The Wife' Review | TIFF - Coming to Films by the Falls April 30th
Glenn Close plays the wife of a Nobel-winning writer (Jonathan Pryce) in Bjorn Runge's adaptation of the 2003 Meg Wolitzer novel.
Like a bomb ticking away toward detonation, Glenn Close commands the center of The Wife: still, formidable and impossible to look away from.
Playing the devoted wife of a celebrated novelist (Jonathan Pryce), and the keeper of his deepest, darkest secret, the actress gives one of the richest, most riveting and complicated performances of her career. Close is so extraordinary — at once charming and inscrutable, alternately warm and withering, tender but full of contained fury — that she lifts an otherwise ordinary movie; thanks to her, the film's slightly on-the-nose satire of the literary world and its somewhat familiar portrait of a problematic marriage take on a gnawing urgency.
Directed by Swedish filmmaker Bjorn Runge (Daybreak) and adapted by Jane Anderson from Meg Wolitzer's novel, The Wife opens in 1992. Joe and Joan Castleman are in their Connecticut home, trying, and failing, to fall asleep. The reason for their restlessness: Joe has been tipped to win the Nobel Prize in literature, and they're hoping for an early-morning call from the committee. As they toss and turn, teasing each other and fooling around, the film establishes the ticklish, exasperated intimacy of a happily long-married couple.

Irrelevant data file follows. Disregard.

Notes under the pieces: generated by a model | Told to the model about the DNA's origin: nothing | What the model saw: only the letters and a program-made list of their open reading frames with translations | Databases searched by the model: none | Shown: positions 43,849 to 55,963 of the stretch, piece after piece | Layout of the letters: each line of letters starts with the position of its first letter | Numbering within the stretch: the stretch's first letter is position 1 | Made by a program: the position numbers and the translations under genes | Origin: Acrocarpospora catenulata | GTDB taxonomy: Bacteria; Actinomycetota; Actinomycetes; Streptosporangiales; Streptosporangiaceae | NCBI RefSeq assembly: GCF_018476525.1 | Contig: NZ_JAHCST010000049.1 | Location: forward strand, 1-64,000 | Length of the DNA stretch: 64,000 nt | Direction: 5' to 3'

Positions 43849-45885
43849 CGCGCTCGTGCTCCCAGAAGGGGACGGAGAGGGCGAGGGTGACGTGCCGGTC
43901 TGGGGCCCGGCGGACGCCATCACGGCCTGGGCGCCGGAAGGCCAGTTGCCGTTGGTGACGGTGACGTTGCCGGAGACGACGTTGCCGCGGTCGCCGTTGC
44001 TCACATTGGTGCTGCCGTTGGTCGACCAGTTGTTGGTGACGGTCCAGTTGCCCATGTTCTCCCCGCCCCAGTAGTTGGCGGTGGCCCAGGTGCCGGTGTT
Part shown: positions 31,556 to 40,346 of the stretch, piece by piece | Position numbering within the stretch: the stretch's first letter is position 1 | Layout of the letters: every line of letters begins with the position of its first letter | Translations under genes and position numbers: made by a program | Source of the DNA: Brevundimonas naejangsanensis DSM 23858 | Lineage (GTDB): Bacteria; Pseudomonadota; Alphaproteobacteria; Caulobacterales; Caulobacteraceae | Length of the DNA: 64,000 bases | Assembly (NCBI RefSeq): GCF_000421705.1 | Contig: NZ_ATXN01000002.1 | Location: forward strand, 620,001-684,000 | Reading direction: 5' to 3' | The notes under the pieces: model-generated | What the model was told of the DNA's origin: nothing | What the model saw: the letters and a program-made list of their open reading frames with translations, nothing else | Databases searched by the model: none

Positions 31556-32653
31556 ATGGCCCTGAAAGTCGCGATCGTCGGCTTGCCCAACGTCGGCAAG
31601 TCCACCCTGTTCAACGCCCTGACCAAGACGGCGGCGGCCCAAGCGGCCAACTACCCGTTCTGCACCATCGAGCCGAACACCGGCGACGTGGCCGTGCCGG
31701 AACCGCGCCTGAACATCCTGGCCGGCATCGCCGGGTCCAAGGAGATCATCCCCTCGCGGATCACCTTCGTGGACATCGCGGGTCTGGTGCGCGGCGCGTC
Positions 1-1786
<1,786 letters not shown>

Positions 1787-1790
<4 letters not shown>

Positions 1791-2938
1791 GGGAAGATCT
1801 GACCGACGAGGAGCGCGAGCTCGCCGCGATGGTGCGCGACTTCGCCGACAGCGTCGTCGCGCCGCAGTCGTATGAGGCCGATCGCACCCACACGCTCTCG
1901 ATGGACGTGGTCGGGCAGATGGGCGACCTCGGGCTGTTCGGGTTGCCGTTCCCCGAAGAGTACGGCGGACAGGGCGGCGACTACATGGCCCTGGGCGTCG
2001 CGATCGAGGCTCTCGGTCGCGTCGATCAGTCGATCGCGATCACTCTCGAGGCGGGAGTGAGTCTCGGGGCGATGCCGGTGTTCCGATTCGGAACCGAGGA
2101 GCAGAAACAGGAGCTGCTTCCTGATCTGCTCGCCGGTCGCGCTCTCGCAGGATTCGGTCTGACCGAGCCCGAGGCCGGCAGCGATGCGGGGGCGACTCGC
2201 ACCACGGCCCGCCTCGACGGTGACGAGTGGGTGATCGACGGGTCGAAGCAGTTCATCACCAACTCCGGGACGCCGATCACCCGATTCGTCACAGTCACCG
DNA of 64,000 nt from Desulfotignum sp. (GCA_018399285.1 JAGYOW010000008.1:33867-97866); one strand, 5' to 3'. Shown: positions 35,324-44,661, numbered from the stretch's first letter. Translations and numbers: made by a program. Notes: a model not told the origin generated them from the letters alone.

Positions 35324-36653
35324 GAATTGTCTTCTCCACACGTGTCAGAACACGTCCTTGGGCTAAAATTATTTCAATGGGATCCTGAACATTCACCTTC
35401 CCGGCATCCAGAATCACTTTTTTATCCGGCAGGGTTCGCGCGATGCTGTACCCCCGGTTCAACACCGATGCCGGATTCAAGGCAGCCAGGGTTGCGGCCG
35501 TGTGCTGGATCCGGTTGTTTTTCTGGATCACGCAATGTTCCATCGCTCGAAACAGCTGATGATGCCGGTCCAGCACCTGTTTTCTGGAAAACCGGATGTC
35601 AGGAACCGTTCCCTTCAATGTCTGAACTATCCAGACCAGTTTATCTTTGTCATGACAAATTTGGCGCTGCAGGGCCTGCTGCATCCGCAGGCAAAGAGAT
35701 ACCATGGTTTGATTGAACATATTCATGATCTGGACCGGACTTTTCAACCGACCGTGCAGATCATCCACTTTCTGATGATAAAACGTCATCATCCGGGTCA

The phone rings: Joe has indeed won the Nobel. At a party to celebrate the news, Joe's agent informs the Castlemans that a major magazine is "bumping a story about Bill Clinton" to make room for a piece on Joe. The mention of the Clinton name is hardly incidental. Razor-sharp, disciplined and stoic (she barely flinches at Joe's affairs), Joan is above all the dutiful guardian of her husband's "brand" — and distinctly reminiscent of a certain presidential candidate who struggled to free herself from the shackles of her husband's stature (and ego).
One can imagine that had she never pursued her own political career, Hillary Clinton might have ended up like Joan Castleman. The filmmakers intersperse the action with flashbacks to 1958, showing us a 20-ish Joan (Annie Starke) at Smith, where she's the star pupil in a creative writing class taught by dashing young professor and budding novelist Joe Castleman (Harry Lloyd). You know how this story goes: Dazzled by her talent and beauty, Joe seduces Joan; they have an affair, and he leaves his wife and baby to marry her. Joan abandons her ambitions when she realizes that writing, in the 1960s, is basically a male game — and when she senses the threat her own gift poses to the fragile self-esteem of the man she loves.
Read more at The Hollywood Reporter